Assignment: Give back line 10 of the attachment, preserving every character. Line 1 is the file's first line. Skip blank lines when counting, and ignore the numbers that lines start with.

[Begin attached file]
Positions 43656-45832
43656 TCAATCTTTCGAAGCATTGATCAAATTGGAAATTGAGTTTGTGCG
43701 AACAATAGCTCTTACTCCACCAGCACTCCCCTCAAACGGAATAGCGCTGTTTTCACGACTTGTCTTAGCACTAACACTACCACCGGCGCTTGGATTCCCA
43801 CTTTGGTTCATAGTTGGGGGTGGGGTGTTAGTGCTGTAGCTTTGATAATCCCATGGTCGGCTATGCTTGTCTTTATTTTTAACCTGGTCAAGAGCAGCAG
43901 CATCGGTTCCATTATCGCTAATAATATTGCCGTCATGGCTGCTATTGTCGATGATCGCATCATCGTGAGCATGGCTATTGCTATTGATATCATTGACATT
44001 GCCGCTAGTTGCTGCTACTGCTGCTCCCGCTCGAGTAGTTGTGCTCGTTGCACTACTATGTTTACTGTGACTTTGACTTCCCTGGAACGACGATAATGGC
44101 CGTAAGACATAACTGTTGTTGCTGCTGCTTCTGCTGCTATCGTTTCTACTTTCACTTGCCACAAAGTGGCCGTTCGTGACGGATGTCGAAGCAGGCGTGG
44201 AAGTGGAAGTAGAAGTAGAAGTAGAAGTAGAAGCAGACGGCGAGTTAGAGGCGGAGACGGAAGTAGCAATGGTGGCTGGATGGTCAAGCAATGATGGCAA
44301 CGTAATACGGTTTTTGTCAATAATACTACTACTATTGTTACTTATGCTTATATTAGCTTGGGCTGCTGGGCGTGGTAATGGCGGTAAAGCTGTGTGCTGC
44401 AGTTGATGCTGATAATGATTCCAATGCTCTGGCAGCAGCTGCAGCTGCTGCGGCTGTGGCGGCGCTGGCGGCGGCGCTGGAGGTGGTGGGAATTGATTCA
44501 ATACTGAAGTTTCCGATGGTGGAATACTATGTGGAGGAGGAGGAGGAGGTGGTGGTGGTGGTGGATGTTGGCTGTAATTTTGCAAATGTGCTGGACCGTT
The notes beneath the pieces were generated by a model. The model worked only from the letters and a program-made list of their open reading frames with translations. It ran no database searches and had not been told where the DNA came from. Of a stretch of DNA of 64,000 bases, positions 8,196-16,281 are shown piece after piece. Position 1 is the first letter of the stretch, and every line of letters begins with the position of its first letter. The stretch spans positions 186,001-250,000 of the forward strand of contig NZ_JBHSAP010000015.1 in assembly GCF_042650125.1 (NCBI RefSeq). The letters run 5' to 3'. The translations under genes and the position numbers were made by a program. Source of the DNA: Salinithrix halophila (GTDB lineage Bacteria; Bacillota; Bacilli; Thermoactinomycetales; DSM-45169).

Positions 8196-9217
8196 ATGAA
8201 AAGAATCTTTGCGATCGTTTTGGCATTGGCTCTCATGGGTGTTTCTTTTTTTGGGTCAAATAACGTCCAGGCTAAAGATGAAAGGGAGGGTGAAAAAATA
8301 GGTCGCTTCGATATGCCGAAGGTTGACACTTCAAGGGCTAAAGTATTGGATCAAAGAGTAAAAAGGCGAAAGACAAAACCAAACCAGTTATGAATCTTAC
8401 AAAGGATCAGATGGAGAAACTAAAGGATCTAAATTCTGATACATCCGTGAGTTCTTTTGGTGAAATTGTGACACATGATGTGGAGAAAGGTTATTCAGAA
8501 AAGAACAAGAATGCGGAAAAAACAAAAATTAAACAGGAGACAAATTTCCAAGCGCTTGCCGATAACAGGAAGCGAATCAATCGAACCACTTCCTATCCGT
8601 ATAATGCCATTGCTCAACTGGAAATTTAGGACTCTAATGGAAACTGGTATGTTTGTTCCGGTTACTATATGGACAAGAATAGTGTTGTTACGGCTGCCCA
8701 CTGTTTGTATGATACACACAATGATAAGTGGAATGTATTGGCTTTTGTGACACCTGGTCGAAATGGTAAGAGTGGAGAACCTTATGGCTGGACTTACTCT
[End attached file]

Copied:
44401 AGTTGATGCTGATAATGATTCCAATGCTCTGGCAGCAGCTGCAGCTGCTGCGGCTGTGGCGGCGCTGGCGGCGGCGCTGGAGGTGGTGGGAATTGATTCA